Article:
The United States thanks the Special Rapporteur for presenting his report on what he calls lethal autonomous robotics (“LARs”) and what we would refer to as autonomous weapons systems.
We appreciate the Special Rapporteur’s recognition of U.S. Department of Defense Directive 3000.09, a policy that establishes a prudent, flexible, and responsible framework for the development and use of autonomous capabilities in weapons systems, including a stringent review process for certain, new types of autonomous weapons that might be proposed in the future. As reflected in this and other directives, the United States remains committed to complying with the law of war, also called international humanitarian law (IHL), with respect to all new weapons systems and their use in armed conflict.
Although we may differ on some aspects of the report, we agree that lethal autonomous weapons may present important legal, policy, and ethical issues, and we call on all States to proceed in a lawful, prudent, and responsible manner when considering whether to incorporate automated and autonomous capabilities in weapon systems.
As the report suggests, this is not an entirely new issue. Some existing weapon systems meet the basic definition of an autonomous weapon as used in this report. For example, for decades, the United States has operated defensive systems, such as the ship-based Aegis or land-based Patriot surface-to-air missile defenses, which can operate in a human-supervised autonomous mode to defend against time-critical air and missile attacks. At the same time, as the report also correctly notes, “[t]echnology may in some respects be less advanced than is suggested by popular culture.” For example, for U.S. unmanned aircraft, human operators control weapons employment at all times; they are not autonomous weapons.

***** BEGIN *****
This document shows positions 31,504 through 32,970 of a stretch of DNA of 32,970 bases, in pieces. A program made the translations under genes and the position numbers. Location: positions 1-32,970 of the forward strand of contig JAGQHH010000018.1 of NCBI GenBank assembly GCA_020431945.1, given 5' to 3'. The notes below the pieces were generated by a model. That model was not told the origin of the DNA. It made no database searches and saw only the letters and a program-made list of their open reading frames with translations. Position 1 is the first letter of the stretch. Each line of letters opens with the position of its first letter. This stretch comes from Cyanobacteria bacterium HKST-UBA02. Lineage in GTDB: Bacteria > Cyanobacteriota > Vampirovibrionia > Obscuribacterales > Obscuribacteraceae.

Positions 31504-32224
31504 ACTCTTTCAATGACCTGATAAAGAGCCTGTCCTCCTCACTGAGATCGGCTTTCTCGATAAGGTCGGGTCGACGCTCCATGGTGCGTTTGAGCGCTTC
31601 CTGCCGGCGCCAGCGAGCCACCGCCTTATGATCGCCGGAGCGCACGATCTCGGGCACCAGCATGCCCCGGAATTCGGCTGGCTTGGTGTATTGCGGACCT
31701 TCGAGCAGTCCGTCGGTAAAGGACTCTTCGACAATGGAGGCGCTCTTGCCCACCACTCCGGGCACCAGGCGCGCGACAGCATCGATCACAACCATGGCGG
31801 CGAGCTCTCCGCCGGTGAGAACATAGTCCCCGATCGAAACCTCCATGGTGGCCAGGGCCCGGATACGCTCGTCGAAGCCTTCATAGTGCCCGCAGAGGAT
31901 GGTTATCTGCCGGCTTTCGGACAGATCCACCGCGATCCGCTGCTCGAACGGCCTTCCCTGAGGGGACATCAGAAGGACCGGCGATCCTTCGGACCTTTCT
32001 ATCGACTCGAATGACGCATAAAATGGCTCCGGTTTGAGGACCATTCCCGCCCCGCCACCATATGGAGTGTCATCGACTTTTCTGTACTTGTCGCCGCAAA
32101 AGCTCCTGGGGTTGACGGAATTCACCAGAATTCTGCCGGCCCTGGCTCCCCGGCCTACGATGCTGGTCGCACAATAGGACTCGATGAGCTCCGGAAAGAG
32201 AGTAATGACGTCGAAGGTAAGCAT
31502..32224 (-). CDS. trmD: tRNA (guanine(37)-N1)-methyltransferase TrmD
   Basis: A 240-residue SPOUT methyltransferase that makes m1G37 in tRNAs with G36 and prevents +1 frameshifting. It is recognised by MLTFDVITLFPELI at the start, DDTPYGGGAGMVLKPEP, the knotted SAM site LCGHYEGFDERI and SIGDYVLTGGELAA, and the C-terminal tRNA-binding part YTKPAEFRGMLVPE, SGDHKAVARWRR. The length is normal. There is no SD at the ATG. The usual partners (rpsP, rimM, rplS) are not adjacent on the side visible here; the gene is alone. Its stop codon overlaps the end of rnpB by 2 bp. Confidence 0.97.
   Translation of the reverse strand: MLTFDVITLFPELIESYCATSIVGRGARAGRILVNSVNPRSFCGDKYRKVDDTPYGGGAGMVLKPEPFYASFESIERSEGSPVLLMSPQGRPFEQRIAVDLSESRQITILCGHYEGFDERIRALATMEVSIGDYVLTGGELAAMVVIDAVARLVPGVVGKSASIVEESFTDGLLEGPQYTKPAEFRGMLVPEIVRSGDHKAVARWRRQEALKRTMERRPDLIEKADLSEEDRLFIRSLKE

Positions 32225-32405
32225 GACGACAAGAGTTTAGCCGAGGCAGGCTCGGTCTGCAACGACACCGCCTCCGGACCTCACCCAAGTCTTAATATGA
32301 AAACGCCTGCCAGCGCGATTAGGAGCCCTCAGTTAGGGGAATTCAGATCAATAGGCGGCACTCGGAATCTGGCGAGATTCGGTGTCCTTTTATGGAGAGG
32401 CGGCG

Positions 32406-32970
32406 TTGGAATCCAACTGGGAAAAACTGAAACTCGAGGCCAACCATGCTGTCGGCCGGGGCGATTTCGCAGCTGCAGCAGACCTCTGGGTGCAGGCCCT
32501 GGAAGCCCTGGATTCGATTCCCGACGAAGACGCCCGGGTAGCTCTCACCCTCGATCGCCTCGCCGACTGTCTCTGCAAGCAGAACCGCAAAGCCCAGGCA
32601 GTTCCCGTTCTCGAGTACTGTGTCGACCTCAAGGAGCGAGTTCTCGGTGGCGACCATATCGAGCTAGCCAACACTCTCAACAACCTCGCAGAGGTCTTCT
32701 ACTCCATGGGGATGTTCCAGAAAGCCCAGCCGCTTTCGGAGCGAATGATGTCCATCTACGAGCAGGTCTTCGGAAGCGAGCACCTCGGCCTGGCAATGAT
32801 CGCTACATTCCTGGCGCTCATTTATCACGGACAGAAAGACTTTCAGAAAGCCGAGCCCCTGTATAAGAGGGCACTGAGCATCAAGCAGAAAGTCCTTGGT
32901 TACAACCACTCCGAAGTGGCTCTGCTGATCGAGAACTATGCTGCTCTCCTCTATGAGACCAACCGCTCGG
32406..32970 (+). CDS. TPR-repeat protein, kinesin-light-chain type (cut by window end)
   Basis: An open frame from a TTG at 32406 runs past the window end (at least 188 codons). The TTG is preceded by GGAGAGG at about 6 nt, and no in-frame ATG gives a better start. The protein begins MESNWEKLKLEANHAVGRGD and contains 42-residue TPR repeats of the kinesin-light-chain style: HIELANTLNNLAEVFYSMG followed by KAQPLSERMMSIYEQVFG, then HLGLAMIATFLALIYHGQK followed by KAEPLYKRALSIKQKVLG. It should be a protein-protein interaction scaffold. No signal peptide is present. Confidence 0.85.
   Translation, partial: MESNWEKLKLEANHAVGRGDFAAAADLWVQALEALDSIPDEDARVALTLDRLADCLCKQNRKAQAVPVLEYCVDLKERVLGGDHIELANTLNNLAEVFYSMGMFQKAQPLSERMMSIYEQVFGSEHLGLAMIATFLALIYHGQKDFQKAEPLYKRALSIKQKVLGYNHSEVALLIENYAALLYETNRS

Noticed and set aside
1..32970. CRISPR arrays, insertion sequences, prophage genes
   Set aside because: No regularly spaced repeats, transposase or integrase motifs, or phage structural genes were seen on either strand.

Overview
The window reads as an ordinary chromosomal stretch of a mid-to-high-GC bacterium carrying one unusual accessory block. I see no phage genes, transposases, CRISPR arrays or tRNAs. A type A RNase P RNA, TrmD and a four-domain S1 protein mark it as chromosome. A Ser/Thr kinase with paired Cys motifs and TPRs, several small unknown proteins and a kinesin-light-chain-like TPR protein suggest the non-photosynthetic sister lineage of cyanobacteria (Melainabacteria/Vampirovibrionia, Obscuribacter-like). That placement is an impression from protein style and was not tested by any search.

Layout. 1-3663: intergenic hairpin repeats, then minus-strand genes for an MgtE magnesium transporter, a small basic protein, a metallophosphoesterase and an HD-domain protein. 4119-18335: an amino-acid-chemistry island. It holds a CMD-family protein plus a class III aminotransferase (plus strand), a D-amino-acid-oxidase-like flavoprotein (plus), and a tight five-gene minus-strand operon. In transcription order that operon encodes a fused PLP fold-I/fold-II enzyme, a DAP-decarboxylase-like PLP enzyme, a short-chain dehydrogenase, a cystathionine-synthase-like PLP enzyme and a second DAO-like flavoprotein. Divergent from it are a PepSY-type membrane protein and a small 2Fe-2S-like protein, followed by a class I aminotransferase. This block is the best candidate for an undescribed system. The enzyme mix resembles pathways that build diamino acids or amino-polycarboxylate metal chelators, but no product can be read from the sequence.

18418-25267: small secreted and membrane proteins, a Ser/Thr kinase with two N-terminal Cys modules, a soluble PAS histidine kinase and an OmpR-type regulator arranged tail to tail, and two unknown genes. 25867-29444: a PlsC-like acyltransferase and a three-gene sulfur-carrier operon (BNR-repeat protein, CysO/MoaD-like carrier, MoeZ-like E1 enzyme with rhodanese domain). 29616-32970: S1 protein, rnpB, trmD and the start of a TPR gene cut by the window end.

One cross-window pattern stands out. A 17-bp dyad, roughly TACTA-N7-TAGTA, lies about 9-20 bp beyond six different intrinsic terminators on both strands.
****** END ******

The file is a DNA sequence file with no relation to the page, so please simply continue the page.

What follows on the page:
We welcome further discussion among States of the legal, policy, and technological implications associated with lethal autonomous weapons. However, we note that these implications go beyond the Human Rights Council’s core expertise. We therefore would like to see such discussion take place in an appropriate forum that has a primary focus on international humanitarian law issues, with the participation of States that have incorporated or are considering incorporating automated and autonomous capabilities in weapon systems. In such a discussion among States, we believe that it will be important to ensure that technical, military, and IHL expertise is included.
Special Rapporteur on the Human Rights of Internally Displaced Persons
The United States welcomes the Special Rapporteur’s report on the Human Rights of Internally Displaced Persons (IDPs), including the focus on internally displaced women. Protection of women and girls affected by conflict is a priority for the United States and we encourage consideration of the report’s recommendations.
The worldwide number of people internally displaced by conflict or human rights violations has reached an all-time high of over 28 million people. This is an increase of nearly 10 percent in the last year alone. This number is double the total number of refugees worldwide. Given the magnitude of this problem, we strongly support the Special Rapporteur’s efforts to identify the way forward for strengthening protection and assistance for these vulnerable people.
We appreciate the Special Rapporteur’s efforts to increase attention to the human rights of IDPs within the broader United Nations system and in the wider humanitarian community through participation in the Inter-Agency Standing Committee. We urge stronger and more regular communication with UN development actors who can play a key role in helping to secure sustainable and long-lasting solutions to internal displacement that will help ensure that they fully enjoy their basic human rights.
Mr. Beyani, how do you plan to support efforts to implement the African Union’s Kampala Convention for the Protection and Assistance of Internally Displaced Persons in Africa that has recently come into force?